List of European Court of Justice rulings


The following is a list of notable judgments of the European Court of Justice.

Principles of Union Law


Direct effect

Treaties, Regulations and Decisions

"The [European Economic] Community constitutes a new legal order of international law for the benefit of which the [Member] States have limited their sovereign rights".

"The Court ... has the jurisdiction to answer ... questions referred that ... relate to the interpretation of the treaty."

  • Franz Grad 9/70 [1970] ECR-825
  • Commission v Italy 39/72 [1973] ECR 101
  • Reyners 2/74 [1974] ECR 631
  • Defrenne II [1976] ECR 455
  • Amsterdam Bulb 50/76 [1977] ECR 137

States can provide in national legislation for appropriate sanctions which are not provided for in the regulation, and can continue to regulate various related issues which are not covered in the regulation

  • Zaera 126/86 [1987] ECR 3697
  • Azienda Agricola C-403/98 [2001] ECR I-103
  • Steinberg T-17/10 [2012] 625
  • Sharif University T-181/13 [2014] 607
Directives

Member States are precluded by their failure to implement a directive properly from refusing to recognise its binding effect in cases where it is pleaded against them, thus they cannot rely on their failure to implement the directive in time.

  • Becker 8/81 [1982] ECR 53
  • von Colson 14/83 [1984] ECR 1891
  • Kolpinghuis Nijmegen 80/86 [1987] ECR 3969

There is no obligation of harmonious interpretation where the national measure, interpreted in the light of the directive, would impose criminal liability.

  • Fratelli Costanzo 103/88 [1989] ECR 1839
  • Foster C-188/89 [1990] ECR I-3313
  • Marshall v Southampton and South-West Hampshire Area Health Authority Case 152/84 [1986] ECR I-4367 [1]
  • Faccini Dori C-91/92 [1994] ECR I-3325
  • CIA Security C-194/94 [1996] ECR I-2201
  • Arcaro C-168/95 [1996] ECR I-4705

Notwithstanding the Kolpinghuis ruling, the creation of any other kind of legal disadvantage of detriment, save for criminal liability, is very well possible.

  • Unilever Italia C-443/98 [2000] ECR I-7535

Primacy

Community law takes precedence over the Member States' own domestic law.

  • Simmenthal II 106/77 [1978] ECR 629

Duty to set aside provisions of national law which are incompatible with Community law.

National law must be interpreted and applied, insofar as possible, so as to avoid a conflict with a Community rule.

Duty on national courts to secure the full effectiveness of Community law, even where it is necessary to create a national remedy where none had previously existed.

Rejection of Reciprocity Principles of General International Law

  • Commission v. Luxembourg & Belgium 90&91/63 [1964] ECR 625

"[I]n [the defendants’] view, … international law allows a party, injured by the failure of another party to perform its obligations, to withhold performance of its own … However, this relationship between the obligations of parties cannot be recognized under Community law. … [T]he basic concept of the treaty requires that the Member States not take the law into their own hands."

Fundamental rights

  • Stauder 29/69 [1969] ECR 419

"Fundamental rights [are] enshrined in the general principles of Community law and protected by the Court."

  • Internationale Handelsgesellschaft 11/70 [1970] ECR 1125

Fundamental rights are an integral part of the general principles of law the observance of which the Court ensures.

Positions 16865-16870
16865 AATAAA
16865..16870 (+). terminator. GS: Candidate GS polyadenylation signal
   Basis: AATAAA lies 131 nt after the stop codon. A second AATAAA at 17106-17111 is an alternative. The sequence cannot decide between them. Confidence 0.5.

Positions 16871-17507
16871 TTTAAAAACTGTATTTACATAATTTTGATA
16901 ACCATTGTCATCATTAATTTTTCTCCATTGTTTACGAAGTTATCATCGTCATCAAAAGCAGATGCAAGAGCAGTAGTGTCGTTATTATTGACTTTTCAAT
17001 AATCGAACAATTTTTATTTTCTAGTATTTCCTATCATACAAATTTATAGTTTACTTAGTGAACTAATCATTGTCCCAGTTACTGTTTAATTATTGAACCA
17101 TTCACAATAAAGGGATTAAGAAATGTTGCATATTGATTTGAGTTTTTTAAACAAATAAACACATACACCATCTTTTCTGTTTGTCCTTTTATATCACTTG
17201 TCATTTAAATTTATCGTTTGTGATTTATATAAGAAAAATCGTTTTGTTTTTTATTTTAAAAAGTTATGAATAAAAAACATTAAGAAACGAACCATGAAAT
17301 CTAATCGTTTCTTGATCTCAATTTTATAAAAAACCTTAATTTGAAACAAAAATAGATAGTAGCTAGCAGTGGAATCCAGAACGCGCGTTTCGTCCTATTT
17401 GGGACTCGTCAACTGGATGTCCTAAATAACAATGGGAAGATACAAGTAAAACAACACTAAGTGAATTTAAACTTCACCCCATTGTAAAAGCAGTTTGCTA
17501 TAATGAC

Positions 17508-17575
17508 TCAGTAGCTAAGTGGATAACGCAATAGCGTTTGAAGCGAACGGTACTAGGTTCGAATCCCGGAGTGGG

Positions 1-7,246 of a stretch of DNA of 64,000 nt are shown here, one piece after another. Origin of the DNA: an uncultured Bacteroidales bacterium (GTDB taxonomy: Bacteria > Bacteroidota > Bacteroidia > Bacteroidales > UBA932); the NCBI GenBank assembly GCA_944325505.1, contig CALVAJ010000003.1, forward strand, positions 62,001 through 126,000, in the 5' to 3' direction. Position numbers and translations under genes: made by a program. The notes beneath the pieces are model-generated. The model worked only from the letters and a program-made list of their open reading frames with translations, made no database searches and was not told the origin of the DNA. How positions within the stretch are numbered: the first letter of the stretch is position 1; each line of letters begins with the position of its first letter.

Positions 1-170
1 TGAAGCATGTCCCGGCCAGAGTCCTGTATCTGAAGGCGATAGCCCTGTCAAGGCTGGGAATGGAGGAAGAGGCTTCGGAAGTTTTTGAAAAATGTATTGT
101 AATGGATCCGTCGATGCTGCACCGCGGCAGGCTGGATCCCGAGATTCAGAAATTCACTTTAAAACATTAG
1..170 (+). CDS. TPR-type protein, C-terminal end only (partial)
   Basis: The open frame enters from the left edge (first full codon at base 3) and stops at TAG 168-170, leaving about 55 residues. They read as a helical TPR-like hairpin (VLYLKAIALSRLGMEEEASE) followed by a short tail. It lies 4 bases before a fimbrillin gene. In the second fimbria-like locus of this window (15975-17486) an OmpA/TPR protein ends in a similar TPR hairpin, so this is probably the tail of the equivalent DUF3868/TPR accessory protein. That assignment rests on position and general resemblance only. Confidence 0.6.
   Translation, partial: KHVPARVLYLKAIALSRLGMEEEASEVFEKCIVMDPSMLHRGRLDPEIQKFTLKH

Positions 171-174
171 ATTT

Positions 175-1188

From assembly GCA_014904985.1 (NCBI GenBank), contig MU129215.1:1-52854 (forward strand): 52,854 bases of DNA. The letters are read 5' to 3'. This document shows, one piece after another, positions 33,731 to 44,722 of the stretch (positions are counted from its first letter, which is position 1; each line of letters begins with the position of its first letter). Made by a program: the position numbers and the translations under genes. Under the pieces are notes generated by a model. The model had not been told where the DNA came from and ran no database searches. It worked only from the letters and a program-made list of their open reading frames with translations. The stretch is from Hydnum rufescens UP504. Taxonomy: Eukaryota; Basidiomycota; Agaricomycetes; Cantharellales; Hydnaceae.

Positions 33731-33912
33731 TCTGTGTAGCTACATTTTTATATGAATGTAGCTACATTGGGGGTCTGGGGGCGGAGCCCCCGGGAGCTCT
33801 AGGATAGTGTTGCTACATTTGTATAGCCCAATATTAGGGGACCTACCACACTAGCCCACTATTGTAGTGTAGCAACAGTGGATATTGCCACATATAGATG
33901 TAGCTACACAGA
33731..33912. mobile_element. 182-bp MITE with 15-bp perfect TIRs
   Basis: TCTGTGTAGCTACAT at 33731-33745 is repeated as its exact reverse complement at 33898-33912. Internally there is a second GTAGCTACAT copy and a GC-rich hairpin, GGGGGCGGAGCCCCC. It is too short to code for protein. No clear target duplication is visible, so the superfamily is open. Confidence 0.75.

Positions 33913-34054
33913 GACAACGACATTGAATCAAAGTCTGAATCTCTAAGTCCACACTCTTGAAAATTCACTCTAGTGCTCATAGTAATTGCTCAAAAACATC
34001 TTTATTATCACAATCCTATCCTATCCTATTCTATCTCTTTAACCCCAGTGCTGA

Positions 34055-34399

• Nold 4/73 [1974] ECR 491, §13

When protecting fundamental rights, "the Court is bound to draw inspiration from constitutional traditions common to the Member States, and it cannot therefore uphold measures which are incompatible with fundamental rights recognised and protected by the Constitutions of those States." The Court can also draw on international human rights treaties to which Member States have collaborated or are signatories.

  • Carpenter C-60/00 [2002] ECR I-6279

Fundamental rights affect the scope and application of Community law. In Carpenter, the Court weaved principles of respect for family and private life from Article 8 of the European Convention on Human Rights into its analysis of the rights of Union citizens. It concluded that the right of a minor child to reside in a Member State under Community law brought with it a corollary right for his mother to reside there as well.

The legislative organs of the union cannot make laws which allow private sector organisations to discriminate on the grounds of gender even if such discrimination is based on relevant and accurate actuarial and statistical data.

  • Minister voor Immigratie en Asiel C-199/12 [2013] 720

Law of the institutions


Acts

  • Mandelli 3/67 [1968] ECR 25

Acts of the European institutions must be supported by sufficient reasoning, the validity of which shall be examined by the Court.

Legislative process

  • Variola 34/73 [1973] ECR 981
  • Roquette Frères v Council 138/79 [1980] ECR 3333
  • Germany v Commission 24/62 [1963] ECR 131
  • Tariff Preferences case 45/86 [1987] ECR 1493
  • Beus 5/67 [1968] ECR 83
  • Tobacco Advertising case C-376/98 [2000] ECR I-8419
  • Opinion 2/94 [1996] ECR I-1759

The European Community does not have the power under the treaties to accede to the European Convention on Human Rights.

  • Parliament v Council C-65/93 [1995] ECR I-643

Liability

  • Plaumann v Commission 25/62 [1963] ECR 199

The Plaumann test sets out the criteria for non-privileged applicants to prove individual concern: 'Applicants must show that the decision affects them by reason of certain attributes which are peculiar to them or by reason of circumstances in which they are differentiated from all other persons and by virtue of these factors distinguishes them individually just as in the case of the person addressed.'

  • Codorníu v Council C-309/89 [1994] ECR I-1853